Food prices have risen globally in recent years. It began with the coronavirus pandemic that made farmers and food producing companies unable to cultivate and produce food in sufficient quantities. Many food factories ran out of raw materials for their operations.
Farmers have since returned to the fields and factories have reopened but food prices have remained high.
In Nigeria, the cause of food inflation goes beyond the pandemic. Food inflation reached 17.2 and 18.37% in March and April respectively.
Below are four major factors that have kept food prices high in the country in the last six months:
Since February 2022, Nigeria has been experiencing unprecedented fuel scarcity across most states of the country.
The panic in fuel buying issues started last year due to the government’s plans to remove fuel subsidies but it got worse when the federal government said its agents had imported substandard fuel.
This forced motorists to charge more for the transportation of goods and services and the aftermath of this translated to the sudden rise in prices of foodstuffs across the country.
The nation’s electricity grid has collapsed at least five times since the beginning of 2022. Experts have attributed this to poor utility performance, theft of grid equipment, weather, gas supply, insufficient funding and the age of grid infrastructure.
The erratic power supply has pushed business owners (food processing and manufacturing companies) to seek alternative but expensive means to power their tools so as to prevent food spoilage across agricultural value chains, translating to high cost of food production, supply and definitely high cost of food in the market shelves.
The ongoing Russia-Ukraine crisis has also imposed unprecedented strain on the food supply chain of countries that source most of its agricultural products as well as other raw materials from both countries.
Nigeria is still on the receiving end as it imports some agricultural products from both countries and mostly depends on the imports from these countries.
Data from the United State Department of Agriculture (USDA) revealed that only less than three per cent of the approximately 6 million metric tons of wheat consumed in Nigeria annually are locally sourced.
Also, data from the Nigeria Bureau of Statistics (NBS) confirms that Nigeria imported wheat worth over N128.1 billion in the 9-month period of 2021, and recorded a N144.14 billion durum wheat import in 2020.
Durum wheat is the third highest consumed grain in the country as it is used in making a number of other foods like bread, pasta, noodles, biscuits and other food.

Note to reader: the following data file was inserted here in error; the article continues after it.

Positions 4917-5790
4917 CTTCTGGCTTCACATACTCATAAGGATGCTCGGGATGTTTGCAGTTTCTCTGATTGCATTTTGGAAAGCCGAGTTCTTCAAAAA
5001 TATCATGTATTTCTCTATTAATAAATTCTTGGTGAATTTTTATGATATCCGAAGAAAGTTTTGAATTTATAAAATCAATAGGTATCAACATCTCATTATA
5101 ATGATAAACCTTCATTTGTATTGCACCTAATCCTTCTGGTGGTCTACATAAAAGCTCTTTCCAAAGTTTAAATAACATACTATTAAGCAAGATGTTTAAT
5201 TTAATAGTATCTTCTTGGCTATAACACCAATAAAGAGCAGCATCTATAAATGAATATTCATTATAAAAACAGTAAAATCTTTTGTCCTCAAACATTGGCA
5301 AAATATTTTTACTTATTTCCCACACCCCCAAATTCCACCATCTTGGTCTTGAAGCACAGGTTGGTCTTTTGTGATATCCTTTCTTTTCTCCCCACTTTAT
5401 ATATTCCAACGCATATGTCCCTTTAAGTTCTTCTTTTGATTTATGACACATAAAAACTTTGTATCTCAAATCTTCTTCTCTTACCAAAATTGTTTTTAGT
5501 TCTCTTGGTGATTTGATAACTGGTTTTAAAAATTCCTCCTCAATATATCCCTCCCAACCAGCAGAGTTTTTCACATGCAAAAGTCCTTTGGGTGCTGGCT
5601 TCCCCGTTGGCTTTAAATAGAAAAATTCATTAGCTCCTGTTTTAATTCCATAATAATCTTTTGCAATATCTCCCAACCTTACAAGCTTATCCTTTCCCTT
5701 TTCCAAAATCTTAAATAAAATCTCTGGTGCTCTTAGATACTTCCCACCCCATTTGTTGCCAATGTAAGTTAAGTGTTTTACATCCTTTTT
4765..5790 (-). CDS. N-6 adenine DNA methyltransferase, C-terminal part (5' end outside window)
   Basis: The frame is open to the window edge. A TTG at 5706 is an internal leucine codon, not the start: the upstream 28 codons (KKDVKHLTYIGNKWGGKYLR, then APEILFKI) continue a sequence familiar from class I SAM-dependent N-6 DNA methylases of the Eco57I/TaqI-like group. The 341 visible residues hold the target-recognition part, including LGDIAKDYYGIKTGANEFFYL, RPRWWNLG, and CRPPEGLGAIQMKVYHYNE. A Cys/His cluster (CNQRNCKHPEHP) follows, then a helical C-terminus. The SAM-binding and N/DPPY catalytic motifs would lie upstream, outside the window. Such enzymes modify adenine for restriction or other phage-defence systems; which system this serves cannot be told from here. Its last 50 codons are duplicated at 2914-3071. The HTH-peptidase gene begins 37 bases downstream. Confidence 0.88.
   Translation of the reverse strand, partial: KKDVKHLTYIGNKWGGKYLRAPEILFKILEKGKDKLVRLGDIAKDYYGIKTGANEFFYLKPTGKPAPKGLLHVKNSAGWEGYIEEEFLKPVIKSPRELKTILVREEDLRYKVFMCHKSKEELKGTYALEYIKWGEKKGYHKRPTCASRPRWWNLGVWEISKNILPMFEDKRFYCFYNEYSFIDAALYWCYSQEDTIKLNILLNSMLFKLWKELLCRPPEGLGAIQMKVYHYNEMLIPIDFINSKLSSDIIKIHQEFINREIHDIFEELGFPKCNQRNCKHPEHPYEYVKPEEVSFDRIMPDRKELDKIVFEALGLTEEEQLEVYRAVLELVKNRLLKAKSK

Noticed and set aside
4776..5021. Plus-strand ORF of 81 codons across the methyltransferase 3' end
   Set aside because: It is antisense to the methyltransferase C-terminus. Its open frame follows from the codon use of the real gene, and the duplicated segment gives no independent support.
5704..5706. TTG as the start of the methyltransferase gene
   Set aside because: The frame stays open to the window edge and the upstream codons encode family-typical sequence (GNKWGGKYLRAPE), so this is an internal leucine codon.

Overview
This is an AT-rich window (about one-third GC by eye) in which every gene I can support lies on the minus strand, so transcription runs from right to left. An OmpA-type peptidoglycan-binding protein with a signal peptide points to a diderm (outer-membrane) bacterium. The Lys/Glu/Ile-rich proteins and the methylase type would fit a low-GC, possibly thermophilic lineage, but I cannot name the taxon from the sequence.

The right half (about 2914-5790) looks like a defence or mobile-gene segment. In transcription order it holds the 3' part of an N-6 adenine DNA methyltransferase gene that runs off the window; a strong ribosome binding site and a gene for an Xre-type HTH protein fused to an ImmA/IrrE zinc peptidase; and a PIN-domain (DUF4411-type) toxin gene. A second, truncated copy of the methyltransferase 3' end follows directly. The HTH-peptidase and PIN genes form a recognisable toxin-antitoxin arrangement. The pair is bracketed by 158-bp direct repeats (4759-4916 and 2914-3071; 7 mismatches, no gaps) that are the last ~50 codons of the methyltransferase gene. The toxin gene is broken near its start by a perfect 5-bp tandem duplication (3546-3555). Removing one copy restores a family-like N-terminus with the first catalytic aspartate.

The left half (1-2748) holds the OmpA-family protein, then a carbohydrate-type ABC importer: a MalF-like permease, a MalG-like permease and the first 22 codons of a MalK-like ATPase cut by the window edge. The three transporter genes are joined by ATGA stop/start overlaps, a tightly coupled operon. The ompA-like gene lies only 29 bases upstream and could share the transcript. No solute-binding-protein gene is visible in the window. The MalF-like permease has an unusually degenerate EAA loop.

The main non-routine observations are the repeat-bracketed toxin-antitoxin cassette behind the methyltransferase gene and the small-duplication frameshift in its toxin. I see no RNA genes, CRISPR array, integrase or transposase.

While the Russia-Ukraine crisis persists, the effects are evident in the prices of the aforementioned food items, with the price of bread alone rising by over 20 per cent within this period.
Within the past five years, aside from the over a decade long Boko Haram insurgent crisis ravaging Nigeria’s North-East, ethnic conflicts and banditry across the North-central states in the country have also taken a toll on the region, leaving several thousands of people killed and millions displaced, who are mostly farmers. This has out a strain on food production across these regions.
The glaring insecurity issues in the country have led to an acute rise in food prices due to the substantial reduction in food production.
From July 2020 till date, prices of basic food items like rice, beans, yam vegetables and poultry products among others have seen a steady rise, with millions of Nigerians struggling to adjust.
The gruesome activities of herdsmen, kidnappers, bandits and Boko Haram have displaced farming communities, disrupted markets and limited agricultural production as most farmers deserted their farmlands and escaped to other regions for safety.
Farmers now have restricted access to regional markets in these affected regions and find it difficult to go to their farms due to fear of being kidnapped or killed.
Between 2011 and 2021, Boko Haram was responsible for 32.8 thousand deaths in Borno state alone which is the country’s largest wheat producing state.
While the state production used to account for about 30 per cent of the national wheat production, it now contributes almost nothing to the total of about 420,000 tonnes, which is 4.5 million tonnes shortfall of national consumption.
Foreign Exchange Problem
Nigeria has struggled for years to meet high demand for foreign exchange, needed for importation. The government’s strict capital control policies have not helped much.
As a consumer economy that relies heavily on imports, the scarcity of FX helps drive prices of commodities especially food up as dollar is needed to buy commodities like wheat, maize, diary products and other products that Nigeria largely imports.
The dollar to naira rate as of Thursday stood at N614 in the black market and 415 official rate, down from about N200 in 2016.